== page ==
If you’ve been boating for any length of time, you probably have a pretty good idea of how trolling motors work.
You know that if they’re too deep in the water, they may scrape the bottom of a shallow body of water or be damaged by other obstacles.
But if they’re not deep enough under the water, they may come up above the surface, or cavitate, especially in choppy waters.
So what is the ideal depth for a trolling motor?
What happens when a trolling motor is left running when it’s not underwater?
And can you shorten the shaft of a trolling motor to make it better fit the size of your boat?
Keep reading to find answers to all of these questions!
Table of Contents
What is the Best Depth for a Trolling Motor?
The answer may vary depending on the boat, whether you have a bow mount or transom mount trolling motor, and the average water conditions you’re dealing with.
In general, though, the top part of the trolling motor head should be about 12 inches below the surface of the water.
With that in mind, you might think you can just measure from the place you plan to mount the trolling motor down to the water line, then add 12 inches to determine the proper shaft length. But it isn’t quite that simple.
You also need to account for the part of the shaft that may stick out above the boat, the part attached to the controls.
Also, the motor head must be submerged at least 12 inches. That means the top part will be at the 12-inch line, while the rest of the motor head will hang down below that line.
To determine the proper shaft length to ensure the motor head is at the correct depth, measure from the mounting area to the water line, then add 20 inches.
For example, If the distance from the mounting area to the water line is 15 inches, add 20 inches to that number. The shaft length you’ll need to keep the motor head submerged at the appropriate depth is at least 35 inches.
If you frequently fish or boat in rough waters, you may even want your motor a little bit deeper. Add an additional 5 inches to the sum above.
If your trolling motor has controls that you operate from a standing position, the shaft will have to be even longer because more of it will be above the boat. Add an additional 12 inches.
Can You Run a Trolling Motor Out of Water?
The short answer is, yes.
The motor will run just as well out of water as if it were submerged.
However, there’s no reason to run a trolling motor out of the water. Doing so will waste the battery and may cause damage to the motor.
Besides, why would you want to run it out of water? A trolling motor’s entire purpose is to push or pull a boat through the water. There isn’t much it’s good for once you take it out of the water.
That said, if the motor happens to cavitate in choppy water or because the shaft is too short, this brief exposure to air will not hurt the motor or cause it to shut off.
It will, however, be inefficient and may startle any fish in the area.
To keep your trolling motor from experiencing cavitation, make sure the motorhead is deep enough under the surface. Remember, keeping the motorhead deep enough is especially important when you’re dealing with rough waters.
Can I Shorten the Shaft on my Trolling Motor?
So you’ve determined that your trolling motor’s shaft is too long. Maybe it hangs down far below the water surface and you’re afraid it will become damaged.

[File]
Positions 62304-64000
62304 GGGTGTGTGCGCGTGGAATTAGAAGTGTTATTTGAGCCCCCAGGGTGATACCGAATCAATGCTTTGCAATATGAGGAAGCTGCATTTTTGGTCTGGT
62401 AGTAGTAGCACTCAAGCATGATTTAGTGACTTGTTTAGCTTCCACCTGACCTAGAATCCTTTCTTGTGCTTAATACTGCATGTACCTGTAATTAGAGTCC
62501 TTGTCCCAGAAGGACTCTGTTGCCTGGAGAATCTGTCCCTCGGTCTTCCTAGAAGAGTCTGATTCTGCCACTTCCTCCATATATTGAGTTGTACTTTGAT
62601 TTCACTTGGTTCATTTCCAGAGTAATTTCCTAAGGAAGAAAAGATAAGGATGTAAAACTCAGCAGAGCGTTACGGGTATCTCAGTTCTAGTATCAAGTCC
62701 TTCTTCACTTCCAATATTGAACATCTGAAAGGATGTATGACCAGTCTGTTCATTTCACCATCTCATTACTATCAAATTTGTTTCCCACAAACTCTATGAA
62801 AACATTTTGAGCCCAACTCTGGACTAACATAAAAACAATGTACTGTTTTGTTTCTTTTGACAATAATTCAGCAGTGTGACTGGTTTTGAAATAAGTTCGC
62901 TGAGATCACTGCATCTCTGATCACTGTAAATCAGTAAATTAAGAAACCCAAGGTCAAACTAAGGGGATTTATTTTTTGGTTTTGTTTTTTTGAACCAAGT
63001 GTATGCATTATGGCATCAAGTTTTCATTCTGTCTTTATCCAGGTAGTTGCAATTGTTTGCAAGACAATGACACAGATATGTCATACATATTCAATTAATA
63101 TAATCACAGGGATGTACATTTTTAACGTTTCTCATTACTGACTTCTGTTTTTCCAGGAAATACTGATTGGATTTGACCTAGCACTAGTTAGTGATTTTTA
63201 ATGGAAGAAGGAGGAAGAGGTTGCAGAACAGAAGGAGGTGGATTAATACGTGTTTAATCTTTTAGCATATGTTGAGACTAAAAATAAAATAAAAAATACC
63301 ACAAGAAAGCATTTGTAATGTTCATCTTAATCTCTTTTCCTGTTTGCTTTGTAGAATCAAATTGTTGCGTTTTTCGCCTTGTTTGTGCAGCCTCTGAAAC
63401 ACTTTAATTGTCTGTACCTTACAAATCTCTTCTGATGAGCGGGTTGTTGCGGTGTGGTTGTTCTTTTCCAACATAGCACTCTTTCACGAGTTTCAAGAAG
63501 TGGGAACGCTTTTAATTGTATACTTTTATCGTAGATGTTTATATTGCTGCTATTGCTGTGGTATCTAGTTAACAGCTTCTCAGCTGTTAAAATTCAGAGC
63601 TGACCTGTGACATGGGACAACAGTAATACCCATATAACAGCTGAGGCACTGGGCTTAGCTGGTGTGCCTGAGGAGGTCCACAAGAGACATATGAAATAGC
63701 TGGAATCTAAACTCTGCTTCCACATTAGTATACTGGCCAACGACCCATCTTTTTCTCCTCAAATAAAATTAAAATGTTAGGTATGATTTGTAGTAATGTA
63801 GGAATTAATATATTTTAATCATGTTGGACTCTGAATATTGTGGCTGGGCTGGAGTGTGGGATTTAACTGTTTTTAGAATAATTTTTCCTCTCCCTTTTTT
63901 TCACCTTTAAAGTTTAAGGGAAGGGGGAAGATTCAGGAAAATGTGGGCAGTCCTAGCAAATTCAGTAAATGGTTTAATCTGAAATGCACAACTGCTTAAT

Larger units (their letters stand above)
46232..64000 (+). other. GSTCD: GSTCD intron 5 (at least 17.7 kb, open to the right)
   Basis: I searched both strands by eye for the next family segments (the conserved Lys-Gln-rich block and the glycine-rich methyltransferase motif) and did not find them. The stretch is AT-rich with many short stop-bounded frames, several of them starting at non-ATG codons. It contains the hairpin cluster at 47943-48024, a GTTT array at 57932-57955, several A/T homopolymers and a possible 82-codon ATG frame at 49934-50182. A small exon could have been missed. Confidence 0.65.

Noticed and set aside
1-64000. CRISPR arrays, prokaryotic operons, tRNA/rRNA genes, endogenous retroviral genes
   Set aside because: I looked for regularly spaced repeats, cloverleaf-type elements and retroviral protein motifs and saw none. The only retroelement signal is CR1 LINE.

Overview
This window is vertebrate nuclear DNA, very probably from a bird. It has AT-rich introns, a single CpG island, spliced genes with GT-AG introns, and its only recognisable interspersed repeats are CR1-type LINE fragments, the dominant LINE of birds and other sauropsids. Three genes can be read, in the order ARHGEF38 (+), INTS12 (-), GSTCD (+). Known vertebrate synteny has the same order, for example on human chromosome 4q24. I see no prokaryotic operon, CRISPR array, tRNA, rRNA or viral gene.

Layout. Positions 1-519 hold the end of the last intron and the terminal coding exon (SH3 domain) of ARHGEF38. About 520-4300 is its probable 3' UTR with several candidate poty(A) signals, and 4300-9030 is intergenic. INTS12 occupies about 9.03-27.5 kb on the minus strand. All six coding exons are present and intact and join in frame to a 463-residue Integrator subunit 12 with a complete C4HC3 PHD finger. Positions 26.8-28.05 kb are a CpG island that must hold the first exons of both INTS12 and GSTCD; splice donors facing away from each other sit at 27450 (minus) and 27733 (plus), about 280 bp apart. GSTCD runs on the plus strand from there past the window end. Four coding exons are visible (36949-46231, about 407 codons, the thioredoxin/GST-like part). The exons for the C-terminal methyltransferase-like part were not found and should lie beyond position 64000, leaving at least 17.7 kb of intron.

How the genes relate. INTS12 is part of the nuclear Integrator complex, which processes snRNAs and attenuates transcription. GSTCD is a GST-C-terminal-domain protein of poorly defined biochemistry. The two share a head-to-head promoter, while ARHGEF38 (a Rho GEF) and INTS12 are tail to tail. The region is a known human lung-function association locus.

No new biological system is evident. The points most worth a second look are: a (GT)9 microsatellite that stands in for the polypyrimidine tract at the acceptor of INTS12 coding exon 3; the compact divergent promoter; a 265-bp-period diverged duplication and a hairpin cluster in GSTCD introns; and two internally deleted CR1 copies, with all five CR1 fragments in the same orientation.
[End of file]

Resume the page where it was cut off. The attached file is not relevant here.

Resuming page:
Is there any way to shorten the shaft?
With most trolling motors, it is possible to cut off a part of the shaft to make it whatever length you need. However, it’s important to know what you’re doing before you start. It’s easy to damage the shaft and the wires inside if you’re not careful.
To shorten a trolling motor shaft, first remove the motorhead and control head, disconnecting any wires as necessary.
If possible, you’ll want to remove the wires that run up the length of the shaft. If you can’t remove them completely, at least move them further up the shaft, above the area you plan to cut.
You’ll need to know ahead of time exactly how long you want the shaft to be. If you’re changing a 42-inch shaft to a 36-inch shaft, you’ll be cutting six inches off one end of the shaft. It doesn’t matter which end you cut, as long as you’re able to replace the motorhead and controls.
Use a cutting tool to cut off the excess shaft.
Depending on the type and style of trolling motor, you may need to drill a couple of screw holes before you can reattach the motorhead or controls. Double-check that you’re aligning everything properly, mark the spots for the screw holes and use a power drill to create them.
Again, be very careful throughout the process. If any of the wires or connections are damaged, you may not be able to repair them. Become familiar with the process before you begin disconnecting and cutting. This video may be helpful.
It’s also worth noting that, while you can shorten a trolling motor shaft, you probably won’t be able to lengthen one.
The cords that run up the shaft can’t easily be made longer, and it would cost a significant amount of time and money to replace the necessary parts. In such cases, you would probably be better off simply buying a larger trolling motor.
And there you have it!
Setting your trolling motor at an appropriate depth will help it to function properly, while at the same time reducing the risk of it becoming damaged.
Remember, the general rule is to keep the motor submerged 12 inches below the waterline.
Next time you’re out on the water, you can feel confident knowing that your trolling motor is at the ideal depth for your boat and water conditions.